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Young Mennonite brings CO project to National Historica Fair


Bright red Mennonite Central Committee buttons reading “To Remember is to Work for Peace” placed in front of Allegra Friesen Epp’s project send an alternative message about war.

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July 25, 2008
-Deborah Froese

WINNIPEG, Manitoba — Twelve-year-old Allegra Friesen Epp took her project on conscientious objection to a national audience. She was 1 of 15 students chosen to represent Manitoba at the National Historica Fair in Victoria BC July 7-14, 2008.

A student from École Golden Gate Middle School in Winnipeg, Friesen Epp has family ties with conscientious objection. Her great-great uncle, Nick Friesen, went to prison during World War II when he was denied Conscientious Objector (CO) status.

“I heard a bit about his story and I wanted to gather the information that was all around me and put it into a project,” Friesen Epp says. She realized that the topic of conscientious objection was something many people would not be aware of and she liked the idea of doing something different.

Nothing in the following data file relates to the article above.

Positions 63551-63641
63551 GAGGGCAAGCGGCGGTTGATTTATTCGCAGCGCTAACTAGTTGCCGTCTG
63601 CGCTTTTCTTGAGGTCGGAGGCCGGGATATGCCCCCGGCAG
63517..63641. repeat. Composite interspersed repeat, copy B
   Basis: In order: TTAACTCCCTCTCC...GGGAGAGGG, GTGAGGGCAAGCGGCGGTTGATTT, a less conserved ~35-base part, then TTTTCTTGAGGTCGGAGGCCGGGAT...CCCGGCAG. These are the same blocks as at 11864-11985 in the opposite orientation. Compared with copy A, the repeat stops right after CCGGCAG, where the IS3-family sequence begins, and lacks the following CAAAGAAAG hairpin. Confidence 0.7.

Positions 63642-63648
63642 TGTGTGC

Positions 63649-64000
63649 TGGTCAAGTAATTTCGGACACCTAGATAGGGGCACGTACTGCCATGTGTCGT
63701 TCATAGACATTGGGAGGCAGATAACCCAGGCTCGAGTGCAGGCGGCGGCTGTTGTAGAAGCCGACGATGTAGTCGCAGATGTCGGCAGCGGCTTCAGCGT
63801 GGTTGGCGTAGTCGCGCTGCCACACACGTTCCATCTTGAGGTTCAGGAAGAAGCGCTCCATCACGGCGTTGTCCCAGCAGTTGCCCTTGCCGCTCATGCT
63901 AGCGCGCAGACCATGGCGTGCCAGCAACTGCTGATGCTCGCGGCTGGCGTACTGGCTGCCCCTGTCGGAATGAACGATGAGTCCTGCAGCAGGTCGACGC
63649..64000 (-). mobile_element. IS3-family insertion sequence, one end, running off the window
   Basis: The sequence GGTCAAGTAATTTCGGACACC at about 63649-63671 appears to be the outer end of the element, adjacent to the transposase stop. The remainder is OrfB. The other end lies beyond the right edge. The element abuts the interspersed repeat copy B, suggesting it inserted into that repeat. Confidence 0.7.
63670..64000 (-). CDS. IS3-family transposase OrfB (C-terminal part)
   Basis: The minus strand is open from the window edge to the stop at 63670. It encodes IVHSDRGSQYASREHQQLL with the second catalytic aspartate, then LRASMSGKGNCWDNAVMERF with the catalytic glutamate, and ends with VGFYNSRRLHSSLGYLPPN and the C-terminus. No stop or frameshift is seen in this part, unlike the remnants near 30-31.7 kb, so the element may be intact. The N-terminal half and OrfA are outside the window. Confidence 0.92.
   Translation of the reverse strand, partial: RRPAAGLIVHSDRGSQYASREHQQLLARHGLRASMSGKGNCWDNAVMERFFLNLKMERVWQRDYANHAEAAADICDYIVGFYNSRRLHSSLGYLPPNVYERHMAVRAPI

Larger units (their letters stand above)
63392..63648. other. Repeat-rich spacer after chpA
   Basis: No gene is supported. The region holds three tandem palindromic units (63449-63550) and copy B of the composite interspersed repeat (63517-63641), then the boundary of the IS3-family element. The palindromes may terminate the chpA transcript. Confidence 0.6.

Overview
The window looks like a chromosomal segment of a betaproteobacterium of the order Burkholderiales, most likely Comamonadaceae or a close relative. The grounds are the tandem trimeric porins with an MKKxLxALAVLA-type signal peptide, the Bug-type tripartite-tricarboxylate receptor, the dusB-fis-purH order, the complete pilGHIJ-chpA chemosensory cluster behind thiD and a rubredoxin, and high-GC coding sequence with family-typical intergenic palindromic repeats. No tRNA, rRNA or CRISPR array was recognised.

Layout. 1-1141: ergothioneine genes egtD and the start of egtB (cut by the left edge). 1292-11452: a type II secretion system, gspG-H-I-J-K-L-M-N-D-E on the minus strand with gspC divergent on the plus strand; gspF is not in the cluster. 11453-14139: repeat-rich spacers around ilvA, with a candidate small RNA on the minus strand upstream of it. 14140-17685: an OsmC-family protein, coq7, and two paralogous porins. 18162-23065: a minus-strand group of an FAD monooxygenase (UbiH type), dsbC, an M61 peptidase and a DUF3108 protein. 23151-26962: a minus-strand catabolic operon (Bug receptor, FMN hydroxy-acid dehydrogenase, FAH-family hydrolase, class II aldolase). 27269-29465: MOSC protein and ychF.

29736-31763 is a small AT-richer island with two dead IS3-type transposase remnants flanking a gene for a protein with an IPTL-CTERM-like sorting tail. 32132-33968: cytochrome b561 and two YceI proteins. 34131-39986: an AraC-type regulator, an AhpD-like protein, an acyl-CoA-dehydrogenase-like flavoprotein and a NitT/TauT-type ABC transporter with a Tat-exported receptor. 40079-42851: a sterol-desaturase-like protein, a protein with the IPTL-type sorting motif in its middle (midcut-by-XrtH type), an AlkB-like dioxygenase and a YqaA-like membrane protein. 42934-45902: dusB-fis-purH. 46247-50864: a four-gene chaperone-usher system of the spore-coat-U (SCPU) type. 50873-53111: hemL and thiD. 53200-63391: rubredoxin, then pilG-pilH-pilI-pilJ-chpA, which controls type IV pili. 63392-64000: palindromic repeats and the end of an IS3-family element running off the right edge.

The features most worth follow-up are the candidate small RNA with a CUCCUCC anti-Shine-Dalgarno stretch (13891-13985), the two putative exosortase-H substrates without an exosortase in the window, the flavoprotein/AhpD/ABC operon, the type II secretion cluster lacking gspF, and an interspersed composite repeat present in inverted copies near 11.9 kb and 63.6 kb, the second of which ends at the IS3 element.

Friesen Epp divided her project into three sections; Alternative Service, Non-Combative Military Service, and men who were denied CO status. With photographs, copies of newspaper clippings, and personal stories of COs, her project raised curiosity among her schoolmates. “Many of them asked questions,” she says. “and I went into further explanation. They were really interested because they’d never heard of it before.”

Her project was one of several chosen to represent Grades 6 and 7 at a school-wide fair, gradually progressing to divisional, provincial and national levels.

Undertaking this project has enhanced Friesen Epp’s personal commitment to peace. “There is another option or solution for conflict. You never need to go to war to solve arguments or problems. There are alternatives.”